Let's imagine you are in a Scrum team applying more or less correctly the methodology. You did your Sprint planning meeting, you heard about what it has to be done and discussed it the time for a planning poker estimation.
You see a ticket in your Jira, ready column, and you decide to "take it". How should you proceed ? I will first give you my suggestion tl;dr way and then I will try to justify why I think this way is very effective.
First of all, take some time to carefully read the ticket. If you have acceptance criteria attached, read them well. Make your own idea about what has to be done.
When you think you are done (it should take no more than 15 minutes if the task is reasonably dimensioned), you call your PO. YOU explain him what it has to be done with your own words. He listens carefully and then he gives you his feedbacks. Probably something you got slightly wrong, something you missed, something you added rightly and he didn't consider (you can decide together to modify the ticket). This meeting should also take around 10 minutes.
Once you are done, you open your IDE. You think about how you will concretely implement what has to be done. You look at the code you have to modify and try to imagine how you will do it. Which files are to be created/modified? Are there problems to solve? Are there possible side effects? Architecture best practices that apply?
This will probably take a little longer, but you should timebox it in 30 minutes max. If there are hard points, isolate them with precise questions. Once you are done, again, you call your lead developer/scrum master. You share your screen with the "code open" and YOU show him exactly how you intend to proceed. And ask the precise questions.
He listens to you and gives you his feedback: forgotten best practices, side impacts, ideas of better algorithms. He can answer the questions directly or take the responsibility to find an answer or you can decide together how to proceed to find a solution. This call can take up to 20 minutes.
That's all! I promise you that you will come out of this process with a very clear idea of what to do and a very good focus on the task to be executed. All the process will take less than 1h30'.
Why it works
First of all, your state of mind when you have to concretely start a task is very different from the one you have when you just make plans for it, even in short term. This makes all the difference.
Second of all, you take the charge to expose your point of view. You are using your terms and your technical vision, your interpretation. This avoids a lot of misunderstandings.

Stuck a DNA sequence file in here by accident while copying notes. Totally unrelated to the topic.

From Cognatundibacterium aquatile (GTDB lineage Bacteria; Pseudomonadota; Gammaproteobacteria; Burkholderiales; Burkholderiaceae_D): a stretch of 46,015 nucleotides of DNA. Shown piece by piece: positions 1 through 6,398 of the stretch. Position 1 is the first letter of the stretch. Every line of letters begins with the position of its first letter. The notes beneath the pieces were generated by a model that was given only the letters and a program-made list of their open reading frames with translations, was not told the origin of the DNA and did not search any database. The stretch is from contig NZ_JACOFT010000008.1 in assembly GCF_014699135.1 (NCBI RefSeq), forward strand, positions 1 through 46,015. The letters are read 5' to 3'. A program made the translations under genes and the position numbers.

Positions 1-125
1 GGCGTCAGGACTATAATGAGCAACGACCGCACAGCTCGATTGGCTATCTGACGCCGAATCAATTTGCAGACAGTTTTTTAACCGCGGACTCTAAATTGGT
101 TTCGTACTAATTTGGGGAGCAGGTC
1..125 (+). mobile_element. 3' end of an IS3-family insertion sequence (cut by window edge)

You take the time to prepare the calls and expose. These are excellent learning techniques.
There is no time waste for the PO and the lead dev. They can easely dig into the subject and been brought to the point. They don't have to investigate on their own side.
If YOU are the lead developer, for the technical refinement you call the most experienced engineer in the team.
You can be pairing (congratulations!). If you are pairing with the lead developer, no need for technical refinement. If you are junior and you are pairing with another junior, do the preparation work together and then call the lead developer.
I find a kind of a hole in the agile literature concerning the precious moment of starting a task. To pretend that everything is clear after the sprint planning is a lie. I have never seen this happen and I think there are good reasons for it.
Even with all the improvements agile techniques contributed to requirements specifications, there are common threats that affect user stories and acceptance scenari that land on a Jira ticket. Just to cite some, flawed humans that make mistakes and lack a perfect knowledge, imperfect organisation and reality time constraints that shorten or hinder 3A meetings.
And there is still the mental space of the person or the pair taking charge of the complex activity of realizing the implementation of the user story.
There is an extensive literature in human factors, ergonomic and activity theory studies on this. It is worthy to know at least a little bit of it.